The theory asks all parents to clearly demarcate roles for themselves as well as children in the arena of eating:
Parents should be responsible for and assume complete control over what food is made available to the child (both meals and snacks), at what time, and at what place.
Children should be encouraged to decide whether or not they want to eat and also how much.
Impressive, I thought. Having read this, my ideas about my own picky toddler changed considerably. Here are a few other unexplored ideas which I wasn’t aware of and which I’d like to share here.
What You Didn’t Know About Picky Eating
According to doctors, nearly every child between the age of 1-3 tends to create a fuss during mealtime. This trend is indeed very common; however, the important thing to remember here is that just like any other habit adopted and forgotten by children, this too usually passes over time.
As kids get to the age of 3, they start becoming more open to the idea of experimenting and, in some cases, even accepting newer foods and tastes. This means that moms will triumph eventually; they just need to be patient and persevering. Don’t just give up as yet. It’s just a phase but a few tactical approaches can help you sail through this quite easily.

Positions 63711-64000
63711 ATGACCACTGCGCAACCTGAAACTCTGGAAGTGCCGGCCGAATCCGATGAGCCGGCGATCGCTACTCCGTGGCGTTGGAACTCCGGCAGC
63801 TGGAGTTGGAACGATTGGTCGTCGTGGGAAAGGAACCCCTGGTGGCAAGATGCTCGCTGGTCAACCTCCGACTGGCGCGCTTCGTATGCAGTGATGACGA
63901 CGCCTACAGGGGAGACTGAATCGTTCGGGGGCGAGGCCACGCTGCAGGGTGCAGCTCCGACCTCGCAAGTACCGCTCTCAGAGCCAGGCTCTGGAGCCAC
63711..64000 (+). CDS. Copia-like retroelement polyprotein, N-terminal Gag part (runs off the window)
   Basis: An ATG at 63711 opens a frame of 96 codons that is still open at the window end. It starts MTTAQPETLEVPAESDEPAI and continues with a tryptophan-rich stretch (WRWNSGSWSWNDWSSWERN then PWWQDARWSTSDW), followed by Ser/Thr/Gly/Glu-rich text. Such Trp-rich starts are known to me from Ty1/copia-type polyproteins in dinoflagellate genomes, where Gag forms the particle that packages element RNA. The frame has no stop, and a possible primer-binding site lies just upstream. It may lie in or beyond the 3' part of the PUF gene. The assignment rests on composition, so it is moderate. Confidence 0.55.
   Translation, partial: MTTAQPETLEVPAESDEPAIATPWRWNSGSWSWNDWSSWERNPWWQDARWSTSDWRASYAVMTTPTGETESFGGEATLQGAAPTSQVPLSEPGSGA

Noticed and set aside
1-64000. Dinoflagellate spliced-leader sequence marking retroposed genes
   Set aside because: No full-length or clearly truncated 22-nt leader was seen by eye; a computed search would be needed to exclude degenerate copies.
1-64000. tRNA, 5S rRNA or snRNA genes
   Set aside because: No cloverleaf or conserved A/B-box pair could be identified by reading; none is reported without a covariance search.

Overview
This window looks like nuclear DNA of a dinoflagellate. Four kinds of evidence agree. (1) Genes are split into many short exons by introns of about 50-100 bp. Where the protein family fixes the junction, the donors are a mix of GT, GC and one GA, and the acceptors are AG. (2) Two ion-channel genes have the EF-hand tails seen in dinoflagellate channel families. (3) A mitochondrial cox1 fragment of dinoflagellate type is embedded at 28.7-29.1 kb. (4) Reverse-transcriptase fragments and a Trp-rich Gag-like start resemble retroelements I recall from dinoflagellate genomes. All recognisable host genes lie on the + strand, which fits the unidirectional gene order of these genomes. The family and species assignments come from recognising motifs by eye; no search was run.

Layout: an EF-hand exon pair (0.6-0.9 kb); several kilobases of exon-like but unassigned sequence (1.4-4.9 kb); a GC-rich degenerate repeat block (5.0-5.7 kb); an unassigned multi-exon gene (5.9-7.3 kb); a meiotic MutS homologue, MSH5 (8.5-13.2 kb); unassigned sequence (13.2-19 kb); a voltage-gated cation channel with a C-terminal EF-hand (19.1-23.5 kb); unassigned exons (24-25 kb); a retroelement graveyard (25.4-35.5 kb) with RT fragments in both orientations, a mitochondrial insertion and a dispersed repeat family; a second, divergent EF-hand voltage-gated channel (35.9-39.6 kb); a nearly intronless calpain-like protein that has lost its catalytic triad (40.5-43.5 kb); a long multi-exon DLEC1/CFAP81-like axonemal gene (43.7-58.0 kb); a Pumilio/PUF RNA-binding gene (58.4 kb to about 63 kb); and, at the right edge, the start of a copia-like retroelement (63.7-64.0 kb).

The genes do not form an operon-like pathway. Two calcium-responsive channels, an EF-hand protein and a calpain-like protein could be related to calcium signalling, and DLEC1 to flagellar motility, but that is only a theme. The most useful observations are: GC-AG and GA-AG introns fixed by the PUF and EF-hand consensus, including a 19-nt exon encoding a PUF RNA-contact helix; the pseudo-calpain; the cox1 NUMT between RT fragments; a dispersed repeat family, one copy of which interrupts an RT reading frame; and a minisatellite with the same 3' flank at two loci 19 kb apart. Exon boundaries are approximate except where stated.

Keep offering healthy food to your child, even if they reject it the first time. Research says that kids tend to refuse new foods at least 10-20 times before finally coming around to even trying them. Perhaps the familiarity factor plays its part here? Just as kids love to be around familiar faces, the same holds true for what they feel comfortable putting in their mouths.
Allow children the freedom to decide how much they want to eat. This would let them learn how to identify hunger and to indicate when they’re full. This is very important in the later years. Some kids fail to realize and tell moms when exactly they feel hungry and how much. In this case, they end up being overfed; may even throw up or face indigestion problems.
Respect your child’s appetite. There are days when we too don’t feel hungry (perhaps after a heavy last meal or snack) and may prefer skipping the next one. It’s okay to let your child do this too, once in a while. Most important, remember that the child would never starve. When they feel hungry, they’d literally push you to the kitchen to fetch something. Then why run behind them to finish those last bites?
While “fussy eaters” do exist, experts suggest that sometimes there’s more to picky eating than meets the eye.
A toddler’s tummy is literally the size of a clenched fist. This is the reason they eat little and this is also why they keep eating more frequently during the day (don’t expect them to take 3 full meals a day).